Facebook Will Now Enable Users to Broadcast their Messenger Rooms via Facebook Live

With more people looking to connect via video tools, Facebook has announced a new option which will enable Messenger Rooms users to also broadcast their Room via Facebook Live, expanding the audience potential of your group discussion.

As per Facebook:

Turning your room into a Facebook Live broadcast makes it easy to go live with up to 50 people.[…] As a room creator, you can broadcast your room to a Profile, Page or Group, and invite people to tune in. By bringing Messenger Rooms and Facebook Live together, we’re unlocking new ways for people to connect and create content even while they’re apart.

The process, as detailed above, means that you can conduct a Rooms conversation as normal, which allows up to 50 people to join the video chat. You can then further expand the viewership of that discussion by streaming to Facebook Live. Live viewers will not be able to join the Room, they’ll only be able to watch and comment via the regular Facebook Live tools. But it could be a good option for hosting panel discussions, interviews, and other events, and reaching more people with your content.

As noted, live video connection is currently the closest thing many people have to real-life social interaction, and that’s been reflected in the usage of Facebook Live.

“People are turning to Facebook Live more than ever to stay connected. Live broadcasts from Pages doubled in June 2020 compared to the same time last year, largely attributed to broadcasts since March 2020. From artists raising money for efforts they care about and local zoos hosting daily safari adventures, to congregations coming together for worship and couples exchanging vows, people are finding creative ways to connect through Facebook Live.”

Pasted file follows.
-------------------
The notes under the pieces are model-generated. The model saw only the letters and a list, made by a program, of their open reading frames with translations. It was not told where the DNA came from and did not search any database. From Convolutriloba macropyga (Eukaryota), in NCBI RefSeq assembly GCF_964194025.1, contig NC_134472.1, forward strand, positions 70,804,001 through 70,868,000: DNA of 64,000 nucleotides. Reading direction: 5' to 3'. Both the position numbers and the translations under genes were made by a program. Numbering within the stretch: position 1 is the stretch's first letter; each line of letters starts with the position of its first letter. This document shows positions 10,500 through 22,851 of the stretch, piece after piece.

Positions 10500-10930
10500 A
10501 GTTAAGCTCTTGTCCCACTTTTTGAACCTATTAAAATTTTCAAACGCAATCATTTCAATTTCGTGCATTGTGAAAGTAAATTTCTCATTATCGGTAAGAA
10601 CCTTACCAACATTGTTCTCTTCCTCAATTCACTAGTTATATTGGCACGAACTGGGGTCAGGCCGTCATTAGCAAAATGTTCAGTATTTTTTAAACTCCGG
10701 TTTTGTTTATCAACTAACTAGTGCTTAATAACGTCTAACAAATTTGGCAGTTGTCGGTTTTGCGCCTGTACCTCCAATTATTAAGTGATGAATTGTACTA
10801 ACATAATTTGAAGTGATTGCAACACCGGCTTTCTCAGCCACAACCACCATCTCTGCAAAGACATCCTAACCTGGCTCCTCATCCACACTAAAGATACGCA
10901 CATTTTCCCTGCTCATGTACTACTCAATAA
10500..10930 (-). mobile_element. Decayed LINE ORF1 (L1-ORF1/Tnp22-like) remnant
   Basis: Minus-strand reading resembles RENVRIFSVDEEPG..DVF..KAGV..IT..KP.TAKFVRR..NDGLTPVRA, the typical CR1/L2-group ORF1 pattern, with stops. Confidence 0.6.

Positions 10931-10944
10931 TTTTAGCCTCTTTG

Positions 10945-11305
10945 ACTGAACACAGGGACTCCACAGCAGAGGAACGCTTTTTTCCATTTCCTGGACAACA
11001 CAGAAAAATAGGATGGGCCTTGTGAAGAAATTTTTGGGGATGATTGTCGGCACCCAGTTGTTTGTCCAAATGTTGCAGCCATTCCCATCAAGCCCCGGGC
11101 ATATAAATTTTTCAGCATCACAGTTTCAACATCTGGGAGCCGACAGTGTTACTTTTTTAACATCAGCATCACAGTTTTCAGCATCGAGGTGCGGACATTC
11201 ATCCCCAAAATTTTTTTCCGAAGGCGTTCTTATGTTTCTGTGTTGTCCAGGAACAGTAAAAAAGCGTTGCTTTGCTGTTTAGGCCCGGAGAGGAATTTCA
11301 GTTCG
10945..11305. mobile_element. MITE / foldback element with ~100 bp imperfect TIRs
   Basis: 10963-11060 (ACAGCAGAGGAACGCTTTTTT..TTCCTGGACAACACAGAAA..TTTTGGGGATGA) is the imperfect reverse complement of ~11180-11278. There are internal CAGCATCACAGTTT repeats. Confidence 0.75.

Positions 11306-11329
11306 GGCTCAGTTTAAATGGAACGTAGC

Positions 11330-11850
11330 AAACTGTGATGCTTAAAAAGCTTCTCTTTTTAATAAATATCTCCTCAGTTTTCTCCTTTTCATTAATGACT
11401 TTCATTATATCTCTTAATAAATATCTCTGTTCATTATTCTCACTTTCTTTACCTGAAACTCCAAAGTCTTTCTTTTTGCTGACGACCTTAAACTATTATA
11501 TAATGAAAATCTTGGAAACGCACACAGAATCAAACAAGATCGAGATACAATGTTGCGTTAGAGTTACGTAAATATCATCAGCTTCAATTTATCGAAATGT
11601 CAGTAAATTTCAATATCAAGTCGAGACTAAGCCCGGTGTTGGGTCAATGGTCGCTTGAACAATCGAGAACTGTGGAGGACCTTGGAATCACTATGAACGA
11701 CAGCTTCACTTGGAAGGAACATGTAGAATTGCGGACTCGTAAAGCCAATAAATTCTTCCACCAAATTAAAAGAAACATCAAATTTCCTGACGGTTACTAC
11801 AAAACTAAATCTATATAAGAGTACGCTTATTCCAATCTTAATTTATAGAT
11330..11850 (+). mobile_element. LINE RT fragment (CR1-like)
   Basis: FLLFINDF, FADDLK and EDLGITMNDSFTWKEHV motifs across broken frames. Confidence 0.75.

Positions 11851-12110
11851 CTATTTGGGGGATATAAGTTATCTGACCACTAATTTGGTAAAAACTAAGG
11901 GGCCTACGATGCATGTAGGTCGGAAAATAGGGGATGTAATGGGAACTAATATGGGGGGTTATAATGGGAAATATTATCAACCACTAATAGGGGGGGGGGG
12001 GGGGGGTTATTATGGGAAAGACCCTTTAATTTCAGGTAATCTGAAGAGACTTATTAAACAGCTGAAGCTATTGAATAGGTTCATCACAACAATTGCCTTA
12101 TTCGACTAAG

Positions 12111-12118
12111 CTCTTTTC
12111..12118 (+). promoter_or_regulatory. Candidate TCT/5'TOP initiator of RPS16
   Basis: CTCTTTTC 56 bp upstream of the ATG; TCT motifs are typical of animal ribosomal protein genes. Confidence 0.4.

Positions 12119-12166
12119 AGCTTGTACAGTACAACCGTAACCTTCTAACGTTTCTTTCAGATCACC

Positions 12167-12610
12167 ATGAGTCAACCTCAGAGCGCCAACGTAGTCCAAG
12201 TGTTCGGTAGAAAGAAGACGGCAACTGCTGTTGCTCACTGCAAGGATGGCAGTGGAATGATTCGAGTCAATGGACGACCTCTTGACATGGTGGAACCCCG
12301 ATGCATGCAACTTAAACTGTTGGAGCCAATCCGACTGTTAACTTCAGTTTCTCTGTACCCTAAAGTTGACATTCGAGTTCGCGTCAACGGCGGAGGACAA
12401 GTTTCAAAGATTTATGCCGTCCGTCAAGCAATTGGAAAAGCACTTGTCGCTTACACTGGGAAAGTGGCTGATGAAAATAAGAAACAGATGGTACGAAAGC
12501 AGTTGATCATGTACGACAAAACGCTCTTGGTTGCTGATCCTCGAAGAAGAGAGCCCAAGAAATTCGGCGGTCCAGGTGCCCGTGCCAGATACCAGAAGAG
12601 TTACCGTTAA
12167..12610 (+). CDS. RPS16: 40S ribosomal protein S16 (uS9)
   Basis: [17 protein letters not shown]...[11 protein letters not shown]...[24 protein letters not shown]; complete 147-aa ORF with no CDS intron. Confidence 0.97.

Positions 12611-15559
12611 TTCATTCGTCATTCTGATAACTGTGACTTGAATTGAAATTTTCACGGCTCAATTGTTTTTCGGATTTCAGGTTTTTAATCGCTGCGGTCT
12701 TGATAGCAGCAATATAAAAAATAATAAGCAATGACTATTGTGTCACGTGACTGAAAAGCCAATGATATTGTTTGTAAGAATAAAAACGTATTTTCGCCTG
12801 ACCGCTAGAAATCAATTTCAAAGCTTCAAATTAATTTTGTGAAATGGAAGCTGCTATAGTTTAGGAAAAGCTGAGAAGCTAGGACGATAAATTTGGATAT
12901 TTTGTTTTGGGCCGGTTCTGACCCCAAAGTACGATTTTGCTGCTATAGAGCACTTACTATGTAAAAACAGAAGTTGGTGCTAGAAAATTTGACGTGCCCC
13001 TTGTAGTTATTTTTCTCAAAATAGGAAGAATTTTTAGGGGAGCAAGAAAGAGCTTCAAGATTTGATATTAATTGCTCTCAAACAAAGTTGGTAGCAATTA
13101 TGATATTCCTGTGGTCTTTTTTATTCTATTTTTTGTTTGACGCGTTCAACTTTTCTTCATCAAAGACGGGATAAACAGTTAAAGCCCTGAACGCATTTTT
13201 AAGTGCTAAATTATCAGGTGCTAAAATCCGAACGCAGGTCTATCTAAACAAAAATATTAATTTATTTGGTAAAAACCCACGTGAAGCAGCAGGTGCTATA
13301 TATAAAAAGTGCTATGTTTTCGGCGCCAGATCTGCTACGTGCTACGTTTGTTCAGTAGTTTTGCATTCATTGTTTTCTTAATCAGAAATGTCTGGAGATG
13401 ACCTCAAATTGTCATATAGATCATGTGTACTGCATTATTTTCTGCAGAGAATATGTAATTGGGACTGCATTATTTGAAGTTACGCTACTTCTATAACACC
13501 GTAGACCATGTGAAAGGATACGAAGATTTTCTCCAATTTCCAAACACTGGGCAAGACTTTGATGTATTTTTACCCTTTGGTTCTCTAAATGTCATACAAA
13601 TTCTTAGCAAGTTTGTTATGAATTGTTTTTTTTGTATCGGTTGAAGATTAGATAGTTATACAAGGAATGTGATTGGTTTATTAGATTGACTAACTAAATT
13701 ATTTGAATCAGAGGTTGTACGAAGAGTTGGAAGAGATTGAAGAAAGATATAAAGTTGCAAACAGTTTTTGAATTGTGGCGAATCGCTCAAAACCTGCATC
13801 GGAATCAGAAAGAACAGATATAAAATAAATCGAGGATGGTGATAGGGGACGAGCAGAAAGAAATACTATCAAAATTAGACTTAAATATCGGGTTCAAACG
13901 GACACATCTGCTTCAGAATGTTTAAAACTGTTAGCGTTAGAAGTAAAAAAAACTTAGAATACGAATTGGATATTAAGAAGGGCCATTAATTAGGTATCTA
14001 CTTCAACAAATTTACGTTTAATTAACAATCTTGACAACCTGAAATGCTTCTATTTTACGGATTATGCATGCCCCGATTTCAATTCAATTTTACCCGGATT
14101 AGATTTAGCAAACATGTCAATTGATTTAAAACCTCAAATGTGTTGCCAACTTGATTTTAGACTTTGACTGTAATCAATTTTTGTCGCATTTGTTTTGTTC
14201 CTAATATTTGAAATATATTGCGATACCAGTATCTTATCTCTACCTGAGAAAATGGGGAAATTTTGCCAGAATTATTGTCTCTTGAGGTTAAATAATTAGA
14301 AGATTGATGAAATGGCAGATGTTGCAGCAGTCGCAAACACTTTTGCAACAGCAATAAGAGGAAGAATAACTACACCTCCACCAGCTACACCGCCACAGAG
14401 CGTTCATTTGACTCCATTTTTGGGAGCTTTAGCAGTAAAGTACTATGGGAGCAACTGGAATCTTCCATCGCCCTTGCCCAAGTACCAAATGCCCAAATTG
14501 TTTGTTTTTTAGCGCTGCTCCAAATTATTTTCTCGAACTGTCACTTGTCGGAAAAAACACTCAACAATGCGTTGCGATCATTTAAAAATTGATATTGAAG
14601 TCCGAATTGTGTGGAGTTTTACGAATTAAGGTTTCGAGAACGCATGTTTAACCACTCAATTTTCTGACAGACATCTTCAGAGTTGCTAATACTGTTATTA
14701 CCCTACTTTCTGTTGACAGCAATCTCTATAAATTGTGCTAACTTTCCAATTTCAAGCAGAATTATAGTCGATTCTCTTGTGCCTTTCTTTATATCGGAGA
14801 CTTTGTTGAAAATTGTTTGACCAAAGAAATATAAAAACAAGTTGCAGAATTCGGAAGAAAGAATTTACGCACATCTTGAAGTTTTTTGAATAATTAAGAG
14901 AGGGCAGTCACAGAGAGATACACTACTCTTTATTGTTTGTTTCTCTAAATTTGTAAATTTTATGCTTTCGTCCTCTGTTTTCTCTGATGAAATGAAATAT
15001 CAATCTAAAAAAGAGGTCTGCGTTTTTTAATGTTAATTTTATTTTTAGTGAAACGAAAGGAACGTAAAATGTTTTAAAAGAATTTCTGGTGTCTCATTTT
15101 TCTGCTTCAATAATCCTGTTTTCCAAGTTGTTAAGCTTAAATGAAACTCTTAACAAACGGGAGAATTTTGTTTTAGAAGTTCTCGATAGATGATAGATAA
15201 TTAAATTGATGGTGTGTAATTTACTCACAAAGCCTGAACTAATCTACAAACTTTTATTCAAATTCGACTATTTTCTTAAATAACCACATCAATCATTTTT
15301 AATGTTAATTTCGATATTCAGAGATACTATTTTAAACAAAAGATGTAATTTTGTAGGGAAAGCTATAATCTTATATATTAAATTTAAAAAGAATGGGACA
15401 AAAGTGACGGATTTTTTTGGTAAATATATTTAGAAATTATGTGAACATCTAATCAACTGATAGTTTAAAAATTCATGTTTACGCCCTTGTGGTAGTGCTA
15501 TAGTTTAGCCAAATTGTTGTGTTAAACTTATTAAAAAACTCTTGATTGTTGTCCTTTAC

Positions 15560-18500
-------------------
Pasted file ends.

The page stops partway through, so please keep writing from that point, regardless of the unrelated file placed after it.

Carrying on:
These are, again, some of the use cases for expanded Rooms broadcasting, essentially enabling multiple live-stream guests on a single stream.

Facebook actually re-added its single live-stream guest option back in April, after removing it in December due to low usage. Now, you’ll be able to add up to 50 guests to your stream, which is a significant upgrade of the option, and will no doubt prove popular with many users.

Room creators will be able to broadcast their room to a Profile, Page or Group, and invite people to tune in.

“All the room participants will receive a notification inviting them to join the live broadcast and will have to opt in to participate. They can also choose to leave the room before it goes live.”

It’s an interesting option, which opens up a range of considerations for marketers and promoters, especially given the inability to host similar live, in-person events in most regions. Using Facebook’s reach, your broadcast could be seen by a lot more people than a live-stream on pretty much any other platform, and Facebook Live streams generally prompt more engagement and interaction than any other post type on The Social Network. 

Adding more participants could also lessen the intimidation factor of live-streaming. Talking to a camera, in an otherwise empty room, can feel a little strange, but talking to a group of friends or colleagues might make it easier.

Definitely worth factoring into your Facebook marketing approach.

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